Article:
Dead Man’s Hand

Sunday , 10, February 2019 4 Comments

A couple weeks back, I was at the main library for the county and happened to notice a weird western anthology that I knew of but had not read was on the shelves. Dead Man’s Hand is a trade paperback edited by John Joseph Adams. Published by Titan Books in May 2014. A total of 397 pages plus a section on the contributors in the back.

In the introduction, John Joseph Adams distinguishes that that steampunk can be anywhere and often has an urban setting. The weird western “is typically a darker, grittier take on a similar notion.” He mentions The Wild Wild West, The Dark Tower, The Phantom Empire. Brief mention of Robert E. Howard and Joe Lansdale’s novel Dead in the West.

I had to get a new set of tires on my car and took the book with me while I waited.

The first story is Joe Lansdale’s “The Red Headed Dead.” It is dedicated to Robert E. Howard. Reverend Mercer, protagonist of Dead in the West, fights a Progeny of Judas, a form of vampire. A story very pulp in execution with plenty of action. Very much an homage to Robert E. Howard and I would also throw in Manly Wade Wellman who wrote more weird westerns in the 1930s than Howard. A good start to the book.

Ben H. Winters, “The Old Slow Man and His Gold Gun From Space.” Alien from Neptune approaches a duo of prospectors in early 1850’s California with a proposition. He will use a gun to find gold on their claim in return for 50% of the cut.

David Farland, “Hellfire on the High Frontier” Morgan Gray sent to fight a Clockwork gunfighter. This story has several different things going on with a Cheyenne skin walker, a cloud land with dirty angels, and a psychopathic steampunk robot who likes to kill people.

Mike Resnick’s “The Hell-Bound Stagecoach” has group of dead people on the way to Hell. They get off the stage along the way and set up a way station. A little cliched but well done.

I have not liked anything Seanan McGuire I have read in a few anthologies. “Stingers and Strangers” set in Colorado in 1931. Jonathan Healy and Frances Brown fight an Apraxis hive of big intelligent wasps. I liked this one I think mainly it got to the point and was short. A check at isfdb shows it is part of the “InCryptid” series.

Charles Yu’s “Bookkeeper, Narrator, Gunslinger” First person narrative of gunfighter nerd who seems to slow everything down around him and gets the first draw. Before you know it, gunfighters are coming from all around to test their luck.

Alan Dean Foster’s “Holy Jingle” is a Mad Amos story set in Nevada 1863.  Chinese supernatural goings on. An Unknown type story that I really don’t care for.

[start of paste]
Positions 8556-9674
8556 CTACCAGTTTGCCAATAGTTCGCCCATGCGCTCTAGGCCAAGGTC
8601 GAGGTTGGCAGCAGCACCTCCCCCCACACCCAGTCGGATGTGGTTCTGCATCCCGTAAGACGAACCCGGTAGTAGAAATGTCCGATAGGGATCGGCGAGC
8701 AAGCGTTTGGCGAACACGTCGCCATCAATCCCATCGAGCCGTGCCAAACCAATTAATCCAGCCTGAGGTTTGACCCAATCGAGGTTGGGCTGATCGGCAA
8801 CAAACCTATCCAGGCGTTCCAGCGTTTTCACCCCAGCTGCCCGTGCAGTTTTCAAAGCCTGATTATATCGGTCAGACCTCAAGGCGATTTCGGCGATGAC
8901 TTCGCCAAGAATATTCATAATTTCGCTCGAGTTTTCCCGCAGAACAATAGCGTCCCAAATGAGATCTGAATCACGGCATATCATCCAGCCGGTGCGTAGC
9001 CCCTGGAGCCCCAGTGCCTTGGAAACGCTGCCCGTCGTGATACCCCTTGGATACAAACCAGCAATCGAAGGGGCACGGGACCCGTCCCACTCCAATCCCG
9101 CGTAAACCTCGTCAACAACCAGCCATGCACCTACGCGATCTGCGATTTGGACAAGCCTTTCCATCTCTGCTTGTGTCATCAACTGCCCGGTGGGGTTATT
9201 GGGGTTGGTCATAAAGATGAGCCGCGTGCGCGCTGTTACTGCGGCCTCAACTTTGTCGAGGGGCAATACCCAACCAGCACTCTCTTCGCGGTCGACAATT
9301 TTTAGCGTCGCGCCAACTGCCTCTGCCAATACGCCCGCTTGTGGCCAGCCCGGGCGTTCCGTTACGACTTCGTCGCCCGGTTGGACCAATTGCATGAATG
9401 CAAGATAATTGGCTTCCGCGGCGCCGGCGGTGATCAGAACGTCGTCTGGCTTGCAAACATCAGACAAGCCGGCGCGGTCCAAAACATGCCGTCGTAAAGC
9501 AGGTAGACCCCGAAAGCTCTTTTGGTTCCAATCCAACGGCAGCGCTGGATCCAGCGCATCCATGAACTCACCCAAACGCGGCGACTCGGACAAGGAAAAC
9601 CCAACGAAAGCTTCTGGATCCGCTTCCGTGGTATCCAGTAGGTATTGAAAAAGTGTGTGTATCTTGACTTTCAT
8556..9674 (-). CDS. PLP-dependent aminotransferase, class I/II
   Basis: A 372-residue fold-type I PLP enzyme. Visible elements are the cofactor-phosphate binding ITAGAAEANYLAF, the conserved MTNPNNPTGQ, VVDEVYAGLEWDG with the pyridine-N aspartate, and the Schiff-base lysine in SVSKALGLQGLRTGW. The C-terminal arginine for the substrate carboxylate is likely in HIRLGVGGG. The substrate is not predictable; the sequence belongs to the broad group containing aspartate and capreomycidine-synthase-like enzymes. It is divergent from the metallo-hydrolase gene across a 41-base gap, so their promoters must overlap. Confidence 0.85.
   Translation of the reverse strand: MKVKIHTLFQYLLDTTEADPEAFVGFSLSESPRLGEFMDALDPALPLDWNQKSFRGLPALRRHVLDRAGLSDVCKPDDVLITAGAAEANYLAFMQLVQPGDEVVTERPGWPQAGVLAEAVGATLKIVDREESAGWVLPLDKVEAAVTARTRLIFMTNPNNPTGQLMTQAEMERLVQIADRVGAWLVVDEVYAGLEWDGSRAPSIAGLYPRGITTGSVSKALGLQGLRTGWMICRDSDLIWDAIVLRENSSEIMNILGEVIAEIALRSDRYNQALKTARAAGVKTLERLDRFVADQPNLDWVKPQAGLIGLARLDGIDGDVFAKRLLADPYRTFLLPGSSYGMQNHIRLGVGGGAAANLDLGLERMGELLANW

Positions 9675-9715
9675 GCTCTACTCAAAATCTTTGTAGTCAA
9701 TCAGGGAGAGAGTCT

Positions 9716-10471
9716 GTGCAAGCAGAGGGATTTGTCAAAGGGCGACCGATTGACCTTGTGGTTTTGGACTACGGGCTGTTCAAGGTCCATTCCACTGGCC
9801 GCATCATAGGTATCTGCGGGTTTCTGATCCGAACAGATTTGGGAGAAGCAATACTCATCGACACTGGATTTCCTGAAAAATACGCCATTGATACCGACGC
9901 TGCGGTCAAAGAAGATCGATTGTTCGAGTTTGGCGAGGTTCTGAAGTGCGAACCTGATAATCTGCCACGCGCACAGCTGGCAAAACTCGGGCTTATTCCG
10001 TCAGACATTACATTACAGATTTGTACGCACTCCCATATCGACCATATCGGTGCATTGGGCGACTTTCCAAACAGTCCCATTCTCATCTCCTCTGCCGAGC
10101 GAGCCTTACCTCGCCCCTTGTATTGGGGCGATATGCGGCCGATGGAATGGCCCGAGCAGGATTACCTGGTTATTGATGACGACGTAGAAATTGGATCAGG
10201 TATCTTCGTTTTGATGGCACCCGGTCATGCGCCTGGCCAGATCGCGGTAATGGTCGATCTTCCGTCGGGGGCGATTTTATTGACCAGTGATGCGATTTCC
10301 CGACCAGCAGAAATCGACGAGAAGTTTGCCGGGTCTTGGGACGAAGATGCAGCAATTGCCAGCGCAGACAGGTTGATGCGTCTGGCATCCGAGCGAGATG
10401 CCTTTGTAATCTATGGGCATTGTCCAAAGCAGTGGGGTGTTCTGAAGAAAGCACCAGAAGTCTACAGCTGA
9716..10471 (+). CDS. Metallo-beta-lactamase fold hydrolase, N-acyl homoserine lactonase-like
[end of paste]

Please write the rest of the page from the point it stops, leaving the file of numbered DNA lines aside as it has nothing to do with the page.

Beth Revis’ “The Man with No Heart” is set in Arizona, 1882. A traveler finds a gate to other worlds with Indian who becomes his companion.

Alastair Reynolds “Wrecking Party” has dad machines looking to take over ripe worlds. Arizona 1898.

Mugh Howey “Hell From the East” is  set in Colorado 1868. Madness of an U.S. Army patrol. I found the story’s conclusion confusing.

Rajan Khanna’s “Second Hand” is a fight for magical playing cards.

Orson Scott Card “Alvin and the Apple Tree” 1820 State of Hio. Johnny Appleseed and sin eating. Very different in tone from the other stories.

Elizabeth Bear “Madam Damnable’s Sewing Circle” Scanned over this one as I have not particularly cared for Bear’s fiction in the past and it was about a quilting group with ironic dialog.

Tad Williams “Strong Medicine” Arizona 1899. Time shift every 38 years, this time to the Cretaceous. Steampunk robot comes to town to help it survive every 38 years. Interesting idea.

Jonathan Maberry “Red Dreams” Cheyenne chief ghost story. Did not care for it.

At this point, I simply lost interest in the book and quickly scanned over the remaining stories. Nothing really seemed to be of interest to me.

I had noted in my review of Straight Outta Tombstone that the weird western is more likely to be steampunk type fiction than horror. Again, the western component is often very weak. As so often happens in recent anthologies, normal male-female relationships are rare to non-existent. The ironic, smirking, attempted humorous tone, superior attitude is also present. I blame Buffy the Vampire Slayer for this. Am I right or wrong here?

I just received a weird western anthology from 2000, A Skull Full of Spurs in the mail today. I thought I might as well read the only weird western anthology I do not have. Stayed tuned in a few weeks.

4 Comments
  • Emmett Fitz-Hume says:

    “I just received a weird western anthology from 2000, A Skull Full of Spurs in the mail today. I thought I might as well read the only weird western anthology I do not have. Stayed tuned in a few weeks.”

    With any luck, being published in 2000, it might have some good stuff. Or at least it might not be totally full of [Required SJW Characters and Tropes]. Maybe.

    This sub-genre is the hardest to do well. I say that because it is the hardest sub-genre to find decent stories in. And since I am not a Steampunk fan, that makes it even more difficult.

  • I have a story in an upcoming indie Weird Western anthology. It just changed publishers, so I don’t have a release schedule, but I’ll pass along the info when I have it.

    For what it’s worth, my own story is non-Steampunk, it’s a “deal with the devil” story written from a Catholic perspective.

  • GK Chesterton says:

    Were the top stories worth the price of admission?

    • Morgan says:

      My personal opinion is skip DEAD MAN’S HAND and get Joe Lansdale’s DEAD ON THE BONES: PULP ON FIRE that contains his story from this anthology. DEAD MAN’S HAND is not worth the price of admission.

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